Primordial Haze: a new vision of the early Earth

For people who study the Archean Earth – our world as it was from about 4.0 billion to 2.5 billion years ago – the Sun has always been a problem. More specifically, the young and dimmer Sun that shone down on our planet during the Archean. Three billion years ago the Sun was about 80% as bright as it is now, meaning that Earth received only 80% as much energy and should have been a lot colder… cold enough for more or less non-stop global glaciation. But Earth wasn’t frozen, then. Earth in the Archean was at least as warm as today, because there are plenty of rocks lying around from that era and very few show evidence of glacial activity anywhere. So what warmed the world, back then?

Carbon dioxide is a good guess. There’s a lot of geochemical evidence that the CO2 content of Earth’s atmosphere was much higher three billion years ago, and CO2 is famously a greenhoue gas. The problem is that there probably wasn’t enough CO2 in the Archean to keep the world from freezing, even so. The Archean atmosphere had about as much nitrogen in it as now, and N2 is most of the air now, so it’s likely that the total volume of the atmosphere was the same back then; about 1 bar of pressure at sea level. Based on independent lines of evidence there shouldn’t have been more than about 0.1 bar of CO2 in the air back then…. which is a lot compared with today, but still not enough of a heat blanket to keep an Archean world from icing over. So what gives?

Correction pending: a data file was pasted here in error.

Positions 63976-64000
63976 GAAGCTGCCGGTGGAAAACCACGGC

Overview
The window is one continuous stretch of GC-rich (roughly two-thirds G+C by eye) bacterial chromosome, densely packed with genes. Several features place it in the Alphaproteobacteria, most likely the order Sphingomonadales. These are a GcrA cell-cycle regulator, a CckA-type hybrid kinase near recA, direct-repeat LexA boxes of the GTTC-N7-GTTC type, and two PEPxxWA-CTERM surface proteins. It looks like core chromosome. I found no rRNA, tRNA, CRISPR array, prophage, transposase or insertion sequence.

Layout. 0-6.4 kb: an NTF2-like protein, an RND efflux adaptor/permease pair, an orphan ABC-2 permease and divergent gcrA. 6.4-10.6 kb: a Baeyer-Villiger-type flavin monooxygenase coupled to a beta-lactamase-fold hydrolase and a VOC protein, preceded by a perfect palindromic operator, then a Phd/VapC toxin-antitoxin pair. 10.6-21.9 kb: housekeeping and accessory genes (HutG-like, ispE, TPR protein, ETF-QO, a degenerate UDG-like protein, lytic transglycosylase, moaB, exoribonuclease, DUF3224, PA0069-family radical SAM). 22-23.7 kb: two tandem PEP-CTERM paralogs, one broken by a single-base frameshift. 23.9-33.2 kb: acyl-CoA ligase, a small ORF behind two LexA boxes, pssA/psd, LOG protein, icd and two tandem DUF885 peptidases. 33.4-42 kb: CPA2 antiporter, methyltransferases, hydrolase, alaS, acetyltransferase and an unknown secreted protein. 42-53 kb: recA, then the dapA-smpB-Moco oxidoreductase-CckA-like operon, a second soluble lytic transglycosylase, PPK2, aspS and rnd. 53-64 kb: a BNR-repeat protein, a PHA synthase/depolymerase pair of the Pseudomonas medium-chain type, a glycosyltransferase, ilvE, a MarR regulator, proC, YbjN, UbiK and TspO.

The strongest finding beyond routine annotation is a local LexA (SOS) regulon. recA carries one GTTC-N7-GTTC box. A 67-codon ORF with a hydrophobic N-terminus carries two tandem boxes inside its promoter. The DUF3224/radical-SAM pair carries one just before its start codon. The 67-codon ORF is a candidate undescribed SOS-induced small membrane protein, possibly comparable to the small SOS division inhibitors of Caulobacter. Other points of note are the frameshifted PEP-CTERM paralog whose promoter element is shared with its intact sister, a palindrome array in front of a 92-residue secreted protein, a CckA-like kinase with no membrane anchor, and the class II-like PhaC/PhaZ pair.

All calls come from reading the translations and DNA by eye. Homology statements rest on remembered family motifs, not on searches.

Methane. A new study by Jacob Haqq-Misra and colleagues at Penn State shows that a good case can be made for methane as an important greenhouse gas three billion years ago. At that time there was still no molecular oxygen in the atmosphere (that would come later), but there was plenty of life: bacteria, including the eponymous methanogenic bacteria, which breathe out lots of methane. Today methanogenic bacteria must hide in oxygen-free places like deep mud because oxygen shuts them down… but back then they had free reign to proliferate, living off the waste products of oceans full of photosynthetic bacteria that didn’t produce oxygen.

Methane is a more potent greenhouse gas than CO2 – about 20 times more potent on a per-molecule basis – and in an oxygen-free Archean world it would not have broken down as quickly in the atmosphere, so it could have built up and provided a useful heat-trapping boost to world climate. Haqq-Misra and colleagues examined the ability of methane to trap heat in an anoxic atmosphere that also contained an appropriate amount of CO2, and found that about 1000 parts per million of methane would do the job. That’s a lot of methane… the present Earth’s atmosphere contains about a thousanth as much. But 1000 ppm is a realistic amount given a world ocean of methanogenic microbes and no O2 to spoil things.